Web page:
BNP Paribas fine highlights France-US tensions over Ukraine
8 July 2014
Russian President Vladimir Putin's remarks in a speech to the diplomatic corps in Moscow on July 1st expose the growing tensions between imperialist countries, in particular between France and the United States.
Putin said: “We are aware of the pressure that our American partners are exercising on France in order that it abandon the delivery of the Mistrals [navy vessels]…and we even know that they have suggested that if France does not deliver the Mistrals, they would discreetly eliminate the sanctions against the bank BNP Paribas or at least minimise them.” He then qualified the American attitude as being “blackmail”.
The Mistrals in question are military vessels that France built for Russia, on the basis of the contract signed in 2011 concerning two high-tech helicopter carriers of the Mistral BPC type (power projection and command vessels). The first delivery is to take place in October 2014 and the second in 2015.
Putin was referring to BNP Paribas, which was investigated in the US for violating sanctions imposed by the US on countries like Sudan, Iran and Cuba. The bank was fined a record $9 billion (€6.5 billion) in June and faces a partial suspension of its operations in dollars. The sanctions against BNP were a major theme during President Obama's visit at the D-Day commemorations in France on June 6.
The sale of these warships to Russia by a NATO member country had been criticized by the US military, but that had in no way posed an obstacle to close military collaboration between the US and France. However, in the context of the aggressive American campaign in alliance with Germany in the Ukraine and imposition of sanctions against Russia, the tone hardened between the two imperialist powers.
Victoria Nuland, the US head of European Affairs at the State Department, declared in Congress that the Obama administration had “expressed its concerns in a consistent fashion on the subject of this sale”.
At the same time, US financial authorities threatened the BNP with a fine of billions of dollars, a sum judged to be punitive and which had scandalised the French political establishment. Obama, who has overseen the handing of trillions of dollars of public money to Wall Street, publicly refused to intervene to cancel or even reduce the penalty against BNP, hypocritically claiming that he did not want to appear to favor the banks in judicial proceedings.
On May 13, during an official visit of French Foreign Minister Laurent Fabius to Washington, the Obama administration openly criticized the Mistral sale to Russia. US Secretary of State John Kerry called it “non constructive”.
On this occasion, a spokesperson of the State Department declared, “We have several times expressed our concerns with the French government in relation to this sale, and we do not think that the time is convenient to pursue such military contracts.”
At the end of May, several US congressmen offered to have NATO buy or lease the vessels, to encourage France to cancel its contract with Moscow.
During the June 4-5 G7 summit in Brussels, Obama again pressured Paris to cancel the Mistral contract with Russia.
Fabius and French President François Hollande flatly rejected the idea that the sale could be cancelled, insisting that it did not fall within the framework of recent sanctions imposed by the US and the European Union on Russia. According to several reports in English-language media, Paris is also playing an important role in blocking the adoption of European sanctions against Russia.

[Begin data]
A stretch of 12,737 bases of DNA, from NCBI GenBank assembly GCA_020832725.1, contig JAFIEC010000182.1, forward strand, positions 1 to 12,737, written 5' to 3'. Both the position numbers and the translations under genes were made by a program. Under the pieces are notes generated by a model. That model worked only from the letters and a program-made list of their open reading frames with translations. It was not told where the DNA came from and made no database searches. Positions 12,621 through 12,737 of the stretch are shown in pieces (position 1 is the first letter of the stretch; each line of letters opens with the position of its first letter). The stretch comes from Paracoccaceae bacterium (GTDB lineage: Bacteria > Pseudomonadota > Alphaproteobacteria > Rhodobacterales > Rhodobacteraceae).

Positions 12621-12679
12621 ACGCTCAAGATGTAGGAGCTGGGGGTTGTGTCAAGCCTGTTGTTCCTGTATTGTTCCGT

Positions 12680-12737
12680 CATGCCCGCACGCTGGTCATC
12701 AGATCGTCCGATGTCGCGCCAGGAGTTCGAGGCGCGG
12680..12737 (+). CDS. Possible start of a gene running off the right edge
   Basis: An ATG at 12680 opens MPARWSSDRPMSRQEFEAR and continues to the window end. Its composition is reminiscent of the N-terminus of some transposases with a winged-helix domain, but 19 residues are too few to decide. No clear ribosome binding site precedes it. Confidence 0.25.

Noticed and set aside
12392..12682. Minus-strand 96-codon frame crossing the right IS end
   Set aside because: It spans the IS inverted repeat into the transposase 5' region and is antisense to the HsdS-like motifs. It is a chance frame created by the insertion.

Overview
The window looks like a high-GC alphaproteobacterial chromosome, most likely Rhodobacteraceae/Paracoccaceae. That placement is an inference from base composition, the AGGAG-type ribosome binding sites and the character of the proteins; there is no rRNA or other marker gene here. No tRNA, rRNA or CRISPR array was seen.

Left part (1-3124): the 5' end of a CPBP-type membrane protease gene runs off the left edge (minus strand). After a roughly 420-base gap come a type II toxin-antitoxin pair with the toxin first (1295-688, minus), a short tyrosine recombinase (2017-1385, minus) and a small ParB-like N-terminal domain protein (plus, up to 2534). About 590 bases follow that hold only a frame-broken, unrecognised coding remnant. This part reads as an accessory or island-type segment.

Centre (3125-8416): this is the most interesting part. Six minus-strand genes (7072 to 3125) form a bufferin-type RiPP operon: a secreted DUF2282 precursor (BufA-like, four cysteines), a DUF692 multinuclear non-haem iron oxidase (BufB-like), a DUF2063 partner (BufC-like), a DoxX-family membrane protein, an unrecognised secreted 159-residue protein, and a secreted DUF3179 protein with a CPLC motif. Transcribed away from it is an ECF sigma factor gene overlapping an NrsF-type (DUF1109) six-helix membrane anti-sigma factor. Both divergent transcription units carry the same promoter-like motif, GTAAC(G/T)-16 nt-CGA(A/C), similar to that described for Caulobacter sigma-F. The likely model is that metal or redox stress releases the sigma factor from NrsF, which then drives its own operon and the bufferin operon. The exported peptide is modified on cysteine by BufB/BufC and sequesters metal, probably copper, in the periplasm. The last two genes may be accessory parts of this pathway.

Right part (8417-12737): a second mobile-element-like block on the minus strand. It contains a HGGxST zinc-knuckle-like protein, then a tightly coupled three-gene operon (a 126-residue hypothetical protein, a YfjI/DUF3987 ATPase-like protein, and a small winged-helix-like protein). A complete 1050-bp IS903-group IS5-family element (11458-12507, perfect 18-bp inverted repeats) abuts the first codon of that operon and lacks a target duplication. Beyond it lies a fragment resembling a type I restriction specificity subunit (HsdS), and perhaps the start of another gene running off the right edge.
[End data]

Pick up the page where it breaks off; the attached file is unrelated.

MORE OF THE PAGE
Putin undboutedly made his comments for his own political reasons, aiming to maintain divisions within NATO about which tactics to employ against Russia in the Ukraine crisis. However, these remarks indicate the profound economic and strategic rivalries between the imperialist powers stemming from their neo-colonial offensive in the Middle East and Eastern Europe.
Already in February, US officials had threatened French companies with sanctions if they re-established their commercial links too quickly with Iran, a potentially lucrative market also coveted by US companies. (See: US threatens French companies with sanctions over Iran) These conflicts are now resurfacing in the Ukrainian affair.
Within the context of the imperialist drive to control Ukraine and weaken Russia, the European imperialists would prefer not to imperil their economic interests in Russia. The European sanctions are much less stringent than those imposed by the US. Also, in the current talks on a cease fire in Ukraine, the German and French governments are negotiating directly with the Russian president.
A decision by Paris to abandon the Russian contract would mean losing not only the €1.2 billion cost of the vessels, but other future contracts for France—not only with Russia, but with other countries.
In recent years, France had pursued a close collaboration with the US within NATO, whose central command it rejoined during the presidency of Nicolas Sarkozy in 2009. In the US-NATO war against Libya in 2011, French imperialism played a front line role, as well as in the US campaign for regime change against President Bashar al Assad in Syria.
Confronted with the rise of German imperialist power in Europe in the context of devastating austerity imposed on Europe by the EU, French imperialism was hoping to reinforce its weight and assert its geo-strategic interests in particular in its former colonial empire in West and North Africa and in the Middle East. This policy has ended in a resounding failure.
While the fall out from the wars in Libya, Syria and Mali has set the region ablaze, inter-imperialist rivalries are again intensifying. US-German collaboration against Russia in Ukraine allows Berlin to aggressively assert its political and military interests in Europe, while the geo-strategic differences are growing within NATO.